"Donald Trump is right in, you know, the bullseye middle of that group," Raskin said in an interview with ABC News' "Powerhouse Politics" on Feb. 17, adding that the legal mechanics would require "more research" and how the Amendment could be enforced remains to be seen. "And so, he really does fulfill exactly the constitutional prohibition there."

"So we'd have to figure it out and do some more research about all of that, but the point is that the constitutional purpose is clear, to keep people exactly like Donald Trump and other traitors to the union from holding public office," Raskin added. "Presumably, it could be done both affirmatively and defensively. People — you know, if he tried to run for office again — people could try to stop him in the states. It also conceivably could be an affirmative statement by state legislators, by Congress, by other institutions."

It's unclear what mechanism could be used to apply Section 3 to Trump. Some scholars believe the House and Senate could vote by a simple majority to find if Trump engaged in insurrection against the government, which would implicate the constitutional provision.

However, other experts, including Tribe, say Congress would need to go further, either by assigning that fact-finding role to a federal court or establishing a neutral fact-finding body to determine whether Trump engaged in insurrection under Section 3.

In addition to legislative discussions, some left-wing groups are also exploring the possibility of pressuring state elections officials amendment without going through Congress. One pro-democracy group, Free Speech For People, has mounted a pressure campaign on top state elections officials to apply the 14th Amendment to Trump should he run again.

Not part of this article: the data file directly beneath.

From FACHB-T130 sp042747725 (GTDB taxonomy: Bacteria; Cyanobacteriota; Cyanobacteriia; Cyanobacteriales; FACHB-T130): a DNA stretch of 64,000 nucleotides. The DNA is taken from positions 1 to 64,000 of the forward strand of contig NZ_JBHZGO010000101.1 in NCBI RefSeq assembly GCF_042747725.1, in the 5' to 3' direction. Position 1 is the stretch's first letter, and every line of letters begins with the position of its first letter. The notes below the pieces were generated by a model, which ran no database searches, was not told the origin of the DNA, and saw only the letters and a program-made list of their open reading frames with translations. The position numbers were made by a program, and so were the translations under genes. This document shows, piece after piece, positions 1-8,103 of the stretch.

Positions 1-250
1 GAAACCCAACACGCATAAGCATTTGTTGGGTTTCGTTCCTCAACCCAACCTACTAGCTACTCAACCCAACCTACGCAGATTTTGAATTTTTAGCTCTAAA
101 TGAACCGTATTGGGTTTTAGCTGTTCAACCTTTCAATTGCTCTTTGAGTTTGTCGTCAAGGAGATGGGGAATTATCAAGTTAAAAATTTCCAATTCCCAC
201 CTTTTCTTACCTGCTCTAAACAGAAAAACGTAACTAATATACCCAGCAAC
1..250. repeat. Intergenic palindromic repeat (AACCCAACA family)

The group over the summer sent letters to chief election officials in all 50 states and Washington, D.C., making the case that they have a constitutional duty to bar Trump from appearing on future state ballots. They argued the provision doesn't require additional steps by Congress because the 14th Amendment is already operative by itself.

But if elections officials don't comply with the left-wing group pressure, they intend to bring litigation — lawsuits that could face serious hurdles and would likely face a challenge in the Supreme Court. Also, Trump could bring lawsuits challenging his exclusion from a ballot and would "stand a good chance of success."

The push to disqualify Trump under the 14th Amendment will be based on what the Jan. 6 House panel ultimately reveals about his alleged role in the events of that day.

"Once that committee makes clear, as I trust it will, that what took place was indeed an insurrection that triggers Section 3 of the 14th Amendment and that supports criminal prosecution by DOJ of those responsible, it is difficult to imagine this not becoming a logical next step," Tribe said.

While Trump has not formally announced his intent to make a comeback for a 2024 run, he has continuously teased about running again, telling numerous outlets that he is expected to make a final decision following the 2022 midterm.

Mona Salama

Mona Salama

Mona Salama is a political reporter for The Floridian covering Congress, the White House and Congressional elections.